19. External CommunicationPublic • When: prior to, during and after clinic • Who: general/target/special populations • How: newspaper, radio, TV, signage, Emergency Broadcast System (EBS), reverse 911, local cable, PSA’s, Facebook, Twitter, blogs, websites, webcasts, webinars, interpreters, Connect - CTY • What: rationale, recommendations, strategies, plans, education, times and clinic locations

  20. Staffing Considerations • Target population • Severity of threat • Timeline/capacity involved • Demographics/special populations • Amount of vaccine/medication available • Staff available and their competency level • Screening process • Possible new and related cases of disease or potential exposure identified in subsequent days • Paperwork required (pre-populated)

  21. Readily available, not already committed Well known location(s) Adequate & accessible facilities; consider: Floor space Parking (staff/public) Public transportation Climate controlled Refrigeration Lighting Restrooms Kitchen area Security (inside and outside) Landline/cell phone reception/internet access Choosing Sites

  22. Consider Scheduling Clinics with Other Events/Activities • Fairs • Sports events • Malls • Health screenings • Child safety events • Community events • Faith-based activities

  23. Vaccine/Medication Management, Storage & Handling • Points for vaccine/medication manager to consider: • Security • Transportation • Storage requirements • Follow manufacturer’s/MDPH recommendations on management, storage, handling and transport of vaccine/medication • Vaccine Unit: 617-983-6828

  24. Standing Orders • Use current standing orders that are reviewed and signed by a physician or medical director and have on-site (vaccine/medication specific & emergency orders) • Orders should include: name of vaccine/medication, dose, route/method of administration and inclusion/exclusion criteria • Model vaccine standing orders available at:

  25. Designated Areas of Clinic* • Parking/drop off • Entry • Registration • Screening • Vaccination/dispensing • Observation • Emergency treatment • Exit/collection of forms (optional) *Consider setting up in advance and combining areas and functions based upon staff, population, facility…. CDC

  26. Suggested Supplies & Equipment • Tables, chairs, privacy screens • Refrigerator, coolers, thermometers • Office supplies and required forms • Phones/walkie-talkies • Paper towels, tissues, trash containers/bags • Signage • Refreshments for staff in a secure area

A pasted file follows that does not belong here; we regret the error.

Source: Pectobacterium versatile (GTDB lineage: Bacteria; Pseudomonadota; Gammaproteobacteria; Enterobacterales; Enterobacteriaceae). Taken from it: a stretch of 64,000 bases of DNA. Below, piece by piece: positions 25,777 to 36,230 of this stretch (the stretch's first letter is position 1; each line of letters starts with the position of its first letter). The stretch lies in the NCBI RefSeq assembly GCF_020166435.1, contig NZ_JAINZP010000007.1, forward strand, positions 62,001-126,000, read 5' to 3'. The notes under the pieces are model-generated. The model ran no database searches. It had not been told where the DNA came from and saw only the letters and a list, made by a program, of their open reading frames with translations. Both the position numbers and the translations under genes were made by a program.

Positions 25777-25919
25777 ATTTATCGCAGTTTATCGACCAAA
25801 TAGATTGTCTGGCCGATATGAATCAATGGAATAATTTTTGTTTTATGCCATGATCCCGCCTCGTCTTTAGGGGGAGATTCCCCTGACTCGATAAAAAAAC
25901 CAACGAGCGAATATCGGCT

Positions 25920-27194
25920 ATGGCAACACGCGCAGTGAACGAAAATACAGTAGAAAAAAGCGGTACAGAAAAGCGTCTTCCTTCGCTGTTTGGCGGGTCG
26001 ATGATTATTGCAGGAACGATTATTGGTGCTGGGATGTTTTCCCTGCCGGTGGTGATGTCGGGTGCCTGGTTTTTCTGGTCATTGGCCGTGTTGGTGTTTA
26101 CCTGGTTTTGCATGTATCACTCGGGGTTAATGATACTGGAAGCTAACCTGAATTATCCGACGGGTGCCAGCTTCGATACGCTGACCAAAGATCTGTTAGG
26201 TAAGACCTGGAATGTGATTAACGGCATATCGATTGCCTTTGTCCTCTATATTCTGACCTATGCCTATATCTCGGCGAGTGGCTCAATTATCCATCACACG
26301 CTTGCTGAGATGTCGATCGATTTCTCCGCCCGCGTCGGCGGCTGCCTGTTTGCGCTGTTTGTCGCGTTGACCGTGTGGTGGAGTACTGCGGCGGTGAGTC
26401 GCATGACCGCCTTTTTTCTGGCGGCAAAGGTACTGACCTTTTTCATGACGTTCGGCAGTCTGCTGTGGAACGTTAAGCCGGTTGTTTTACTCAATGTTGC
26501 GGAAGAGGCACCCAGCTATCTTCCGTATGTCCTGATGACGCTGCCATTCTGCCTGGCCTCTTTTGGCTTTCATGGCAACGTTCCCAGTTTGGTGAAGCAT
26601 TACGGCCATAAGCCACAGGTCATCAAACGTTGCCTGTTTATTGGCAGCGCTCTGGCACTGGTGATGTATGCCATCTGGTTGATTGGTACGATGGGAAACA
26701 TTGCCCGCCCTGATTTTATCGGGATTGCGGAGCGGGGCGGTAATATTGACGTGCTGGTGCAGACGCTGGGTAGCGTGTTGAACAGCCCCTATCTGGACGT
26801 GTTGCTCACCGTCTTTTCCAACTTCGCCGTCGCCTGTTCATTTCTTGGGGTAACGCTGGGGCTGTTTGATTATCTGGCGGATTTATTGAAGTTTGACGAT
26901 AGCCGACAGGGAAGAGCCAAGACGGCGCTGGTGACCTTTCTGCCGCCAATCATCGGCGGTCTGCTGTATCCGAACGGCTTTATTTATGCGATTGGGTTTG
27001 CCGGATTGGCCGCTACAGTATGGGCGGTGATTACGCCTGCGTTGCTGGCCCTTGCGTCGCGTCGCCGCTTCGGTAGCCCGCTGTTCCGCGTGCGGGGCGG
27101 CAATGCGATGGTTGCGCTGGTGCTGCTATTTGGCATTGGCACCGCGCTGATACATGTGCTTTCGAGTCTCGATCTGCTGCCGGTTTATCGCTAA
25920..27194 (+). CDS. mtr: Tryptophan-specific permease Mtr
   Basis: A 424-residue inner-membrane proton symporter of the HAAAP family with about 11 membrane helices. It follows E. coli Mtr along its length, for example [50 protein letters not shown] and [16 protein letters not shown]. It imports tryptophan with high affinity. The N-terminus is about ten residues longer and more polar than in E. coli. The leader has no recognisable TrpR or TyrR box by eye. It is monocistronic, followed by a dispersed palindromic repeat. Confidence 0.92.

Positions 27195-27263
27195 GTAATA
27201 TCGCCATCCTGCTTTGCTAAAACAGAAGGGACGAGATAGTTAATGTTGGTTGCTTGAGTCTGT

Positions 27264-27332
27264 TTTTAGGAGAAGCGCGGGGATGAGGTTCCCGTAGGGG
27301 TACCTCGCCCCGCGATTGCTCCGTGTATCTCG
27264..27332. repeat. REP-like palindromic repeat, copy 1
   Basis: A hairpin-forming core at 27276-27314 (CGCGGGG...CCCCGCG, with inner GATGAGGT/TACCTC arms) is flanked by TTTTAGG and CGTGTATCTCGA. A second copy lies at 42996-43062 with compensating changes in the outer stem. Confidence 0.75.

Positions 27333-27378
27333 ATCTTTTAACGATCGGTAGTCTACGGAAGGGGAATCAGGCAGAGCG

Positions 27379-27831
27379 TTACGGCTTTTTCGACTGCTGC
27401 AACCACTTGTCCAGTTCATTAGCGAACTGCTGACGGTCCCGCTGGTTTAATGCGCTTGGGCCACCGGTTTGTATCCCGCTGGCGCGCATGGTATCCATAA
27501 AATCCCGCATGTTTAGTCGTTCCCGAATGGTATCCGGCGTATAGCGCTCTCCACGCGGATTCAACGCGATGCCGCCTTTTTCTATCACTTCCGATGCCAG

27. Vaccine/medication Cold packs w/plastic containers Needles (different sizes) Safety syringes Sharps/biohazard containers Latex free gloves Hand sanitizer Pill crusher Water/cups Medicine cups Teaspoons/bowls Alcohol wipes Gauze/bandages Adhesive tape Tissues/paper towels Table coverings Trash containers/bags Required forms/pens Suggested Vaccination/Medication Dispensing Stations Supplies

  28. Safety & Security Planning • Maintain a list of authorized staff for each clinic • Establish staff sign-in/sign-out procedures, including identification (e.g. name tags, vests) • Develop policies and identify locations to secure vaccine/medication and supplies • Plan to flex staff to meet demand and avoid bottlenecks • Consider availability of police, fire and EMS CDC

  29. Crowd Control Planning • Designate personnel for crowd & traffic control to: • Hand out forms • Maintain order/diffuse tension • Update crowd about wait times • Answer questions and concerns • Make accommodations for individuals in need of additional assistance • May use ropes & signage to direct traffic flow • Place Signage at a level where people can see CDC

  30. Signage for: • Clinic location • Important information/instruction for target populations • One-way flow of traffic inside EDS • Diverse populations (use universal & specific languages) as needed • Designated clinic areas • Entrances, exits, restrooms • Inside and outside facility CDC

  31. Clinic Set Up

  32. Prior to Opening Clinic • Designate and set up areas and stations • Transport and secure vaccine/medication • Provide All-Staff Briefing and JITT • Ensure signage is posted and placed correctly • Vaccination/Medication provided to work force and their families

  33. Staff Expectations: • Wear appropriate attire • Arrive on time for scheduled shift • Sign in-arrival time, name, address, etc. • Sign out for breaks and at end of shift • Have picture ID, name tag, or vest • Receive job assignment/job action sheet • Receive Direct Supervisor’s name • Attend All-Staff Briefing and Just In Time Training (JITT) • Set up stations CDC

  34. Parking and Entry Area • Drop off for mobility impaired • Provide escorts/assistance • Parking instruction • Relay information to clients about: • Target population • Vaccine/medication available • Hours of operation • Clinic flow • Provide interpreters